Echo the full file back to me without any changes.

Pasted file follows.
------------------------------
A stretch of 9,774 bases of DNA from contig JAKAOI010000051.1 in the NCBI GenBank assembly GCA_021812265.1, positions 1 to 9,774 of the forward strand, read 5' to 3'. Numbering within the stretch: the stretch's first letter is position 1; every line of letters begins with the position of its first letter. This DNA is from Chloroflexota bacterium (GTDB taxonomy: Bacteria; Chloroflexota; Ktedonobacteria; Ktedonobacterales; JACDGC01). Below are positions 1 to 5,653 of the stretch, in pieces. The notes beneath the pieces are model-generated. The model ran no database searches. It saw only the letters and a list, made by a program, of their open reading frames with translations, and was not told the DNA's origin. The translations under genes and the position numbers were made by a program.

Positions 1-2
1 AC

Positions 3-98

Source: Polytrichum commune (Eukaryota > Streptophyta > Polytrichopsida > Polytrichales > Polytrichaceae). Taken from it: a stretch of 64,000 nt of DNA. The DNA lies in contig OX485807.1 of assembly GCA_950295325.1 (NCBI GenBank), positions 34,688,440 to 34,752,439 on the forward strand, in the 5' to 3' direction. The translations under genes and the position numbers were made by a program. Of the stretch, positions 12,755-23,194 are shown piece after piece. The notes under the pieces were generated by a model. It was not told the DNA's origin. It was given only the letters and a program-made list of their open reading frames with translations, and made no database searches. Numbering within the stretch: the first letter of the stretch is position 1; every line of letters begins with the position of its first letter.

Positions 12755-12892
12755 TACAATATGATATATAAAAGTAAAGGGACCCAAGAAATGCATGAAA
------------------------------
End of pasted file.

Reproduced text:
A stretch of 9,774 bases of DNA from contig JAKAOI010000051.1 in the NCBI GenBank assembly GCA_021812265.1, positions 1 to 9,774 of the forward strand, read 5' to 3'. Numbering within the stretch: the stretch's first letter is position 1; every line of letters begins with the position of its first letter. This DNA is from Chloroflexota bacterium (GTDB taxonomy: Bacteria; Chloroflexota; Ktedonobacteria; Ktedonobacterales; JACDGC01). Below are positions 1 to 5,653 of the stretch, in pieces. The notes beneath the pieces are model-generated. The model ran no database searches. It saw only the letters and a list, made by a program, of their open reading frames with translations, and was not told the DNA's origin. The translations under genes and the position numbers were made by a program.

Positions 1-2
1 AC

Positions 3-98

Source: Polytrichum commune (Eukaryota > Streptophyta > Polytrichopsida > Polytrichales > Polytrichaceae). Taken from it: a stretch of 64,000 nt of DNA. The DNA lies in contig OX485807.1 of assembly GCA_950295325.1 (NCBI GenBank), positions 34,688,440 to 34,752,439 on the forward strand, in the 5' to 3' direction. The translations under genes and the position numbers were made by a program. Of the stretch, positions 12,755-23,194 are shown piece after piece. The notes under the pieces were generated by a model. It was not told the DNA's origin. It was given only the letters and a program-made list of their open reading frames with translations, and made no database searches. Numbering within the stretch: the first letter of the stretch is position 1; every line of letters begins with the position of its first letter.

Positions 12755-12892
12755 TACAATATGATATATAAAAGTAAAGGGACCCAAGAAATGCATGAAA